02 Jun Lights On or Off? When to Break Property Photography Rules
Real estate photography is tricky. If it were so easy, everyone would do it. It’s important work, because at the end of the day, it’s the difference between a seller being able to sell and a buyer wanting to buy a property. Property photographers must invest in the latest equipment and keep their skills sharp to deliver the highest quality results. The technological landscape, interior design trends, and the real estate industry as a whole moves so quickly, that the techniques photographers employ to create stunning photos may confuse realtors who choose to work with them.
One of the most common questions we receive as professional property photographers is, “Are the interior lights supposed to be left on or turned off?” And our answer to that is: Yes, no, and maybe.
However, there are exceptions to every rule.
There are so many factors that go into eye-catching real estate photographs. The time of day, interior lighting conditions, and every property will differ. As a result, a hard and fast rule for lighting interior photographs will not always apply. Professional photographers assess properties on a case-by-case basis and use their best judgment to capture the space in a way that will make buyers fall in love at first light. Remember, your photographer is on your side and wants to help you get buyers in the door and ultimately sell the property. So, their job is to depict the space in a way that is accurate, realistic, and emotionally stimulating.
You may be wondering, in what specific situations is it okay to turn interior lights OFF in photos? Below we’ve outlined a few examples where your professional photographer may use their best judgment and turn the lights off to enhance your listing photographs.
Situation #1: Editorial Shoots for Magazines
Situation #2: To Achieve Colour Balance on the Walls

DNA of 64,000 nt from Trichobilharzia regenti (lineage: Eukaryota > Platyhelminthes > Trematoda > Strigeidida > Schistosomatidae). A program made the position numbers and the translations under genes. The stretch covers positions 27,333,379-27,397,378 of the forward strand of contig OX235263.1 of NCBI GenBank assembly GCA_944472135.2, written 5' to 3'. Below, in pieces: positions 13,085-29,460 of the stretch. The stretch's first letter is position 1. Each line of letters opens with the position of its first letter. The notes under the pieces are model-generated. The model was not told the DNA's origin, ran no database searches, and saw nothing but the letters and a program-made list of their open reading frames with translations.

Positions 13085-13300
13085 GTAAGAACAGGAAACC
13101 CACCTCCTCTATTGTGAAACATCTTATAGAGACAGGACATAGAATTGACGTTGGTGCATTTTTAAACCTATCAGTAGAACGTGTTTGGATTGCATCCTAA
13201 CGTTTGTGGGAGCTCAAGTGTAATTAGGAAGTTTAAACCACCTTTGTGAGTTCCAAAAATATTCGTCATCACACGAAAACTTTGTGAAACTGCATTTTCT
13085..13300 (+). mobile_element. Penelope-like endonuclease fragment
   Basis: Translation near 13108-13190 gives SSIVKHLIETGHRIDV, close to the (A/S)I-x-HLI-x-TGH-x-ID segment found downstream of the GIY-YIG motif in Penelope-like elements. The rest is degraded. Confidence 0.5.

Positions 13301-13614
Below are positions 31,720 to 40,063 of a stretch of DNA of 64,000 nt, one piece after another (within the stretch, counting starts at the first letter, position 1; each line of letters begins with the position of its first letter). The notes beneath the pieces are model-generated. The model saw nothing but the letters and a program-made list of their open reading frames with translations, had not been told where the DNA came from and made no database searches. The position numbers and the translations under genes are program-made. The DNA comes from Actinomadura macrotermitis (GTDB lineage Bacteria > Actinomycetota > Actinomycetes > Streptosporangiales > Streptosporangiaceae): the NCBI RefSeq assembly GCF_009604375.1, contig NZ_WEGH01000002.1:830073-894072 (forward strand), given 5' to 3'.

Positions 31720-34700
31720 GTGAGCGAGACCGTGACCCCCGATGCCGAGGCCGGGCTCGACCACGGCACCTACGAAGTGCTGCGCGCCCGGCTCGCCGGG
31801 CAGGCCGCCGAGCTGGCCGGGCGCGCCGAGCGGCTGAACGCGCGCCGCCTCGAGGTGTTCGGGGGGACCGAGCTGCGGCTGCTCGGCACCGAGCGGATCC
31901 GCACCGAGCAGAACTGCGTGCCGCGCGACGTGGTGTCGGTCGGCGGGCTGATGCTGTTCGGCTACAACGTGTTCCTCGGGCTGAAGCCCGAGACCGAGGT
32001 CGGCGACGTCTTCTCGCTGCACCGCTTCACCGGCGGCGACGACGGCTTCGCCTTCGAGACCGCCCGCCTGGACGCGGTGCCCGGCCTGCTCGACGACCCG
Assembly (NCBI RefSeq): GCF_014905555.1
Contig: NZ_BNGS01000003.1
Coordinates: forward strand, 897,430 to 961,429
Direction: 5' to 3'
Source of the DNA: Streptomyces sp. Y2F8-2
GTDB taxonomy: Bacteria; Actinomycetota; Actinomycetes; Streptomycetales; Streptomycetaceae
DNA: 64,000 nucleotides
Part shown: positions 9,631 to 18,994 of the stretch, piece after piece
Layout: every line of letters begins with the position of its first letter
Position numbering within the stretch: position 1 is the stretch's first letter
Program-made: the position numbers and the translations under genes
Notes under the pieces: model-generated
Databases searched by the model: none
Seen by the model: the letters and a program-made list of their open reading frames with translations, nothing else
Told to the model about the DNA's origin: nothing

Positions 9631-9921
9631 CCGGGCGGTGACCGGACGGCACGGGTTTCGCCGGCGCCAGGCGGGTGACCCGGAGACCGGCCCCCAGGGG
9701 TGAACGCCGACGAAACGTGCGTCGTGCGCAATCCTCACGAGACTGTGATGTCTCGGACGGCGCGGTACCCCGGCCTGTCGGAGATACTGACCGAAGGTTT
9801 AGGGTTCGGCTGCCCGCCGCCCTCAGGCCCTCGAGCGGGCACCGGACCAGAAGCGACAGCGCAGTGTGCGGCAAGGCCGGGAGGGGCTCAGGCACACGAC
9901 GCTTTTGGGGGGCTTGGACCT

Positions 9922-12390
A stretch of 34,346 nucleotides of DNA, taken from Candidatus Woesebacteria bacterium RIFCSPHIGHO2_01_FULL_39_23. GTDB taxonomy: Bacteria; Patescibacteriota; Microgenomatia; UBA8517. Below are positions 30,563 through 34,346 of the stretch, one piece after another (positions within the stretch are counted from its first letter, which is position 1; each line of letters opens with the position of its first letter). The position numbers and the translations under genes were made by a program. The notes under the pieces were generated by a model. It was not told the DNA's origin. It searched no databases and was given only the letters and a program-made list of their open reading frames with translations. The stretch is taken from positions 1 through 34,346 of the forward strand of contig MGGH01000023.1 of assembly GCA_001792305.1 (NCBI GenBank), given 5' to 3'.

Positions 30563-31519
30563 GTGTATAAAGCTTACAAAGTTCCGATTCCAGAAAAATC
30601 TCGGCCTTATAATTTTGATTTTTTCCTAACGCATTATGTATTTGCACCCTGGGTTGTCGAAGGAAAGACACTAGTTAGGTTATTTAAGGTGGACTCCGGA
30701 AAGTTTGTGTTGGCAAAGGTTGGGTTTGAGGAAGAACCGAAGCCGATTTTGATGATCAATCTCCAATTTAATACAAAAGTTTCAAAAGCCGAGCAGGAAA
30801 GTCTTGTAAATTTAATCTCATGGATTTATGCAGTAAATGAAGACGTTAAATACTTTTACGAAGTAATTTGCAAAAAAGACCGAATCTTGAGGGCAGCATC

Certain rooms in a home have warmer lighting conditions and will warp up the colour of the walls, making the walls look unnatural. To gain a better understanding of what we mean by this, let’s apply some basic colour theory. Imagine yourself in a room with blue walls and yellowish warm-toned interior lighting. You walk over to the light switch, turn the lights on, all of a sudden, the blue walls transform into a muddied green shade. Yikes! In this case, turning the lights off, shooting with natural lighting, and adjusting the exposure and colour accuracy can drive a better end result for the final photographs.
Situation #3: To Avoid the Spotlight Effect
What can we say, some surfaces are just not meant for the spotlight! Leaving interior lights on can create spotlights on kitchen cabinets and other surfaces that can be an eyesore in professional photographs. These spotlights are created regardless of whether the lighting source is warm or cool, and are more likely to show up on darker surfaces, although they do make an appearance on lighter surfaces, too. In these situations, it’s best to turn to natural daylight to fill the room.
Situation #4: To Avoid the Look of “Stained” or “Burnt” Cabinets
Lighting types that give off warmer tones will turn whites of cabinets into beige, giving them a “stained look”.
It’s important to remember that your photographer should be open to communication and take your preferences into account. If you personally prefer to capture your listings a certain way (all the interior lights turned on, all the time, for example), that’s totally fine! Any professional photographer you hire should be flexible and cater to your needs. Your media team should strive to appeal to sellers, buyers, and the realtors they partner with.
What are your thoughts? Do you encourage your photographer to use their best judgment and shoot the property accordingly? Or do you prefer hard and fast rules when it comes to real estate photography – no matter how the final product looks in the end? Let us know in the comments!